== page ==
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Journal of Obesity
Volume 2012 (2012), Article ID 730409, 15 pages
Clinical Study

Influence of Running and Walking on Hormonal Regulators of Appetite in Women

1Department of Family and Consumer Sciences, University of Wyoming, Laramie, WY 82071, USA
2Department of Biostatistics, University of Washington, Seattle, WA 98195, USA
3Department of Animal Science, University of Wyoming, Laramie, WY 82071, USA
4Fay W. Whitney School of Nursing, University of Wyoming, Laramie, WY 82071, USA

Received 14 October 2011; Accepted 22 December 2011

Academic Editor: Pietro Forestieri

Copyright © 2012 D. Enette Larson-Meyer et al. This is an open access article distributed under the Creative Commons Attribution License, which permits unrestricted use, distribution, and reproduction in any medium, provided the original work is properly cited.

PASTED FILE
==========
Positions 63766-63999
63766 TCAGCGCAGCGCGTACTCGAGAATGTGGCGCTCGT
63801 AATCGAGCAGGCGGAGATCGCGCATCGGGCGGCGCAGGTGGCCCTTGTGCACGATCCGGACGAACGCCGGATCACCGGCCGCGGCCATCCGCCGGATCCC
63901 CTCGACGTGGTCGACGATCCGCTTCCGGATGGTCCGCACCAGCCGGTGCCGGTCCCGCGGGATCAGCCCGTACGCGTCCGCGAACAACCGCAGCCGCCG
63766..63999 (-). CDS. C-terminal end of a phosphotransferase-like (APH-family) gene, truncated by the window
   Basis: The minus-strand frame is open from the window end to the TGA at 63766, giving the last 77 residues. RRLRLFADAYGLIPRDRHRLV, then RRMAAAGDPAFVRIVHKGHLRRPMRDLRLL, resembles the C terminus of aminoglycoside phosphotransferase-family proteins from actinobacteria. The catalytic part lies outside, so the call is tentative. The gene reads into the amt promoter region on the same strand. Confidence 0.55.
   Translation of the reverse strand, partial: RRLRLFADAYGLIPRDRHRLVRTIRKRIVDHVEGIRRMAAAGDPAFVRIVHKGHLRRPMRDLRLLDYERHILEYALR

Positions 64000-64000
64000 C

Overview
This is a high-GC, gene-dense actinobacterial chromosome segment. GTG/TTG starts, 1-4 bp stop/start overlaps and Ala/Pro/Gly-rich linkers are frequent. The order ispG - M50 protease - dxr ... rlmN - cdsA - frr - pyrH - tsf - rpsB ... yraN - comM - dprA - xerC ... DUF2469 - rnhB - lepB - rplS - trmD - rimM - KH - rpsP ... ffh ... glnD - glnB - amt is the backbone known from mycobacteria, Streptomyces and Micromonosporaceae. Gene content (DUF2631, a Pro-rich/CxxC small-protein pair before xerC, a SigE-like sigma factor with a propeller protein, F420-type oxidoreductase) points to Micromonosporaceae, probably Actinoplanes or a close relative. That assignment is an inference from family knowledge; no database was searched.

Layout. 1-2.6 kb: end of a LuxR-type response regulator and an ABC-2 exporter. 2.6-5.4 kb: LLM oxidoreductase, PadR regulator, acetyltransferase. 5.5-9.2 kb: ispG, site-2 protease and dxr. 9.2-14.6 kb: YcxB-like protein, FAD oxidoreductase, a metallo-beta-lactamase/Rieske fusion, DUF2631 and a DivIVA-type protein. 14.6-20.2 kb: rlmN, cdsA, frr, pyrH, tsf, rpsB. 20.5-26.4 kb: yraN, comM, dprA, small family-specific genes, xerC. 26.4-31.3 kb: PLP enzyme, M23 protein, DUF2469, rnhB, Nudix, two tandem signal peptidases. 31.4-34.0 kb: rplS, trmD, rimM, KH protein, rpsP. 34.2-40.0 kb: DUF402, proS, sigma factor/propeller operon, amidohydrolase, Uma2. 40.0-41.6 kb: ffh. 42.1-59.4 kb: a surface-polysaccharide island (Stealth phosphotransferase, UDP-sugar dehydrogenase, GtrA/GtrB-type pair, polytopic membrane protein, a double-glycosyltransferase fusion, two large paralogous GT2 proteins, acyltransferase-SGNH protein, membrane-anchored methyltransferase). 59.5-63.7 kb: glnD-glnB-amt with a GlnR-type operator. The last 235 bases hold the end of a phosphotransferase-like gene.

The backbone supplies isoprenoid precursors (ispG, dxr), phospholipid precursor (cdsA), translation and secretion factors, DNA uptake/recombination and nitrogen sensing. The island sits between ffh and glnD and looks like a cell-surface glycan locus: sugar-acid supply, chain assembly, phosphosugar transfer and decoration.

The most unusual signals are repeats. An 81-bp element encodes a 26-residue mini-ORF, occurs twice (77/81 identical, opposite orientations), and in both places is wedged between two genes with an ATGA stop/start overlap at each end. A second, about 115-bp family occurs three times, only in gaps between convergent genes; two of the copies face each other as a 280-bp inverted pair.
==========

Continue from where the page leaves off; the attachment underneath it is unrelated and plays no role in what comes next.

Nine female runners and ten walkers completed a 60 min moderate-intensity (70% VO2max) run or walk, or 60 min rest in counterbalanced order. Plasma concentrations of the orexogenic peptide ghrelin, anorexogenic peptides peptide YY (PYY), glucagon-like peptide-1 (GLP-1), and appetite ratings were measured at 30 min interval for 120 min, followed by a free-choice meal. Both orexogenic and anorexogenic peptides were elevated after running, but no changes were observed after walking. Relative energy intake (adjusted for cost of exercise/rest) was negative in the meal following running (194±206 kcal) versus walking (41±196 kcal) (P=0.015), although both were suppressed (P<0.05) compared to rest (299±308 and 284±121 kcal, resp.). The average rate of change in PYY and GLP-1 over time predicted appetite in runners, but only the change in GLP-1 predicted hunger (P=0.05) in walkers. Results provide evidence that exercise-induced alterations in appetite are likely driven by complex changes in appetite-regulating hormones rather than change in a single gut peptide.